by Rainbow Rowell

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A "New York Times" Best Seller "Goodreads" Choice Award Winner for Best Fiction of 2014 An Indie Next Pick
From "New York Times" bestselling author of "Eleanor & Park" and "Fangirl," Rainbow Rowell, comes a hilarious, heart-wrenching take on love, marriage, and magic phones.  Read more...

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More About Landline by Rainbow Rowell

A "New York Times" Best Seller "Goodreads" Choice Award Winner for Best Fiction of 2014 An Indie Next Pick
From "New York Times" bestselling author of "Eleanor & Park" and "Fangirl," Rainbow Rowell, comes a hilarious, heart-wrenching take on love, marriage, and magic phones.

Georgie McCool knows her marriage is in trouble. That it's been in trouble for a long time. She still loves her husband, Neal, and Neal still loves her, deeply--but that almost seems beside the point now.
Maybe that was always beside the point.

Two days before they're supposed to visit Neal's family in Omaha for Christmas, Georgie tells Neal that she can't go. She's a TV writer, and something's come up on her show; she has to stay in Los Angeles. She knows that Neal will be upset with her--Neal is always a little upset with Georgie--but she doesn't expect to him to pack up the kids and go without her.

When her husband and the kids leave for the airport, Georgie wonders if she's finally done it. If she's ruined everything.

That night, Georgie discovers a way to communicate with Neal in the past. It's not time travel, not exactly, but she feels like she's been given an opportunity to fix her marriage before it starts. . . .

Is that what she's supposed to do?

Or would Georgie and Neal be better off if their marriage never happened?

  • ISBN-13: 9781250049377
  • ISBN-10: 1250049377
  • Publisher: St. Martin's Press
  • Publish Date: July 2014
  • Page Count: 310

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Publishers Weekly Reviews

Publishers Weekly® Reviews

  • Reviewed in: Publishers Weekly, page .
  • Review Date: 2014-05-26
  • Reviewer: Staff

Rowell follows up children’s novels Fangirl and Eleanor and Park, both released in 2013, with an adult novel about the ups and downs of marriage. Georgie McCool (yes, that’s her real name) is a successful TV writer with a handsome writing partner and a chance to finally take her career to the next level; she’s just been offered her own pilot, which means no more writing jokes for characters she didn’t invent. The only problem? Her husband, Neal, is growing increasingly discontent with Georgie’s endless work and his status as stay-at-home dad to their daughters, Noomi and Alice. When Georgie cancels the family trip over Christmas, Neal takes the girls and leaves Georgie behind. This is where the story gets interesting. When Georgie calls Neal’s home, she doesn’t reach the husband who’s on the verge of leaving her—she reaches the moody cartoonist she fell in love with during college, a past version of the current Neal. This magical plot device allows Georgie to investigate what drove her and Neal apart in flashbacks, and consider whether they were ever truly happy. Rowell is, as always, a fluent and enjoyable writer—the pages whip by. Still, something about the relationship between Georgie and Neal feels hollow, like it’s missing the complexity of adult love, despite the plot’s special effects. First printing of 100,000. (July)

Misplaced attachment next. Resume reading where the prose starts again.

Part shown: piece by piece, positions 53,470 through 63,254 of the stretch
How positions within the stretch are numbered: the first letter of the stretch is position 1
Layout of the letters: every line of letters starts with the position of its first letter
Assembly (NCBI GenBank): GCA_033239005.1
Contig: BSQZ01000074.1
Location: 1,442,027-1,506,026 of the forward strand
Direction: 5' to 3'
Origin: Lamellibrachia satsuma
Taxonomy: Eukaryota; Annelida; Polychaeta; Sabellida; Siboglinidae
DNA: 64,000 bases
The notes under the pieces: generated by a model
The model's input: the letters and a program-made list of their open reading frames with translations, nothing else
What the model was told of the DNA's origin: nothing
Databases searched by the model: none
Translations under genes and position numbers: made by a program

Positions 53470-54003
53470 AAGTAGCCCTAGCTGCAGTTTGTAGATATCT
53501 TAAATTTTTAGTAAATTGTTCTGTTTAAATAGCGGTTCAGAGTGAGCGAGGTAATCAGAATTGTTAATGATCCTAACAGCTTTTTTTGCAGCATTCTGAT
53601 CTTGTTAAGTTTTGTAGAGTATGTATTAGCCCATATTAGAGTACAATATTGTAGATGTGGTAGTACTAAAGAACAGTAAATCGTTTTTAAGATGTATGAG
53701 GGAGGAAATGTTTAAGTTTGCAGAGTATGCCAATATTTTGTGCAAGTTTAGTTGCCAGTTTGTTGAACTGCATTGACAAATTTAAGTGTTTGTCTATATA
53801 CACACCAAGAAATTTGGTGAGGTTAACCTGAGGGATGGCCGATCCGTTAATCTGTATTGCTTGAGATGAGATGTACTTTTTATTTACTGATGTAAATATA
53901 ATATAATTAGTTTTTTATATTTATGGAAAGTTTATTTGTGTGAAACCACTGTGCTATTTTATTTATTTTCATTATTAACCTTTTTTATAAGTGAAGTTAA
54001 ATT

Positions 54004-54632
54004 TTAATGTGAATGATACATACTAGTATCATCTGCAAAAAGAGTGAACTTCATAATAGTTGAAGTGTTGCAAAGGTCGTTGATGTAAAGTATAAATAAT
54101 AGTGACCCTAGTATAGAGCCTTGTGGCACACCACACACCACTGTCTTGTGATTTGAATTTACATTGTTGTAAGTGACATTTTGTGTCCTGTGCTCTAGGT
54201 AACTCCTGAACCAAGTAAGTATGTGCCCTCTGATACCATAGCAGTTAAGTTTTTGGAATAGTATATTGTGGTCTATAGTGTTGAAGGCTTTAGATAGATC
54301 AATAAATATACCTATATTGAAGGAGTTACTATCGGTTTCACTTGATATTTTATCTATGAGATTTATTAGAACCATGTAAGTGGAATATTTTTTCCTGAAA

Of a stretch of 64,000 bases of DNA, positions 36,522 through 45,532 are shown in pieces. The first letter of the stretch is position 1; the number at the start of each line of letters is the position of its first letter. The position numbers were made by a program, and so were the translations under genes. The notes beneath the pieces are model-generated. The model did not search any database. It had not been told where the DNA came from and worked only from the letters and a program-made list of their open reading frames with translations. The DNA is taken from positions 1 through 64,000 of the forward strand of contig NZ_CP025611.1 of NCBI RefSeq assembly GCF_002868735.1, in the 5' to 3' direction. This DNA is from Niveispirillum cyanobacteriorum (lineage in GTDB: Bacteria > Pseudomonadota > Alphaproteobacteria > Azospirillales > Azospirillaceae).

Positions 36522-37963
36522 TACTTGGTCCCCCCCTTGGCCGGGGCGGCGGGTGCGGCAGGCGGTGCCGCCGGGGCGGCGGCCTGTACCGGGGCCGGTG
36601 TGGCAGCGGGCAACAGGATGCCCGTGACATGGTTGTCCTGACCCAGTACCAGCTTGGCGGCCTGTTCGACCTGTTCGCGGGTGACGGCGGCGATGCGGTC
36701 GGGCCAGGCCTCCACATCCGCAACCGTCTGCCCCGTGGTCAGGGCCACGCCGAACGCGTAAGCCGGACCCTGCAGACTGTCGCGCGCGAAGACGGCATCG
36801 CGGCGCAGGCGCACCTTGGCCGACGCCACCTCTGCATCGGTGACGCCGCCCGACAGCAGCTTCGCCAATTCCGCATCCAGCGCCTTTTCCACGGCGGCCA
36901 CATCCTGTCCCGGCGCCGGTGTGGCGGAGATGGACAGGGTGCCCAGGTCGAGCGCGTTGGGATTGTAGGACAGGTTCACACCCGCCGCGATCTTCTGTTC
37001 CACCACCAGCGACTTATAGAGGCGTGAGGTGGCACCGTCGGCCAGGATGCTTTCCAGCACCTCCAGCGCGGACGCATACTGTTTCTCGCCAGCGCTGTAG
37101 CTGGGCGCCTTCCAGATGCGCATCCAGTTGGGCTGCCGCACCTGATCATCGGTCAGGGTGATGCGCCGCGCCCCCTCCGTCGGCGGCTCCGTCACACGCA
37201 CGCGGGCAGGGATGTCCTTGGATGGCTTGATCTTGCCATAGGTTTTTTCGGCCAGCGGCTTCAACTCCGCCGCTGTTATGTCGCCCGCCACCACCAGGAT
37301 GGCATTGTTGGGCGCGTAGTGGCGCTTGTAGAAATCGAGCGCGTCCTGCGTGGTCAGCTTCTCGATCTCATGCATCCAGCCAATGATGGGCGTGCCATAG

BookPage Reviews

Dialing back the time

First love, young love, unexpected love—any kind of love with a deep vein of naiveté and innocence—this is Rainbow Rowell’s wheelhouse. She manages to capture raw emotion with a wave of nostalgia that captivates not only her primary audience of young adult readers, but also those of us who, at least in theory, have moved past the age of soaring crushes and crushing heartbreak.

Rowell’s new novel, Landline, aims to capture adult fans with the story of sitcom writer Georgie and the conflict between her relationship with her best friend, the womanizing Seth, and her husband, the long-suffering Neal. Thankfully, Rowell avoids the played-out chick-lit love triangle and creates a much more interesting story of the tension between friendship and love, and between a successful woman’s work life and her family life. Georgie has complicated choices even before she discovers the magic telephone.

That’s right—the title refers to an old phone Georgie uses to call college-age Neal, the boy she fell in love with. Rowell uses the phone to play with the differences between old technology and new, and she leverages it to echo the differences in the relationship between young-in-love college students and the married adults they grow up to be.

The sci-fi elements make Landline a bit of a bumpy ride, and Rowell’s description of adult relationships lacks the authentic feeling of her description of young love. Still, her characters are incredibly true-to-life, and her writing is consistently fun. We may not all have access to magic phones, but Landline gives us all a way to travel back in time and remember the emotional roller coaster of loves we may have left behind.


This article was originally published in the July 2014 issue of BookPage. Download the entire issue for the Kindle or Nook.

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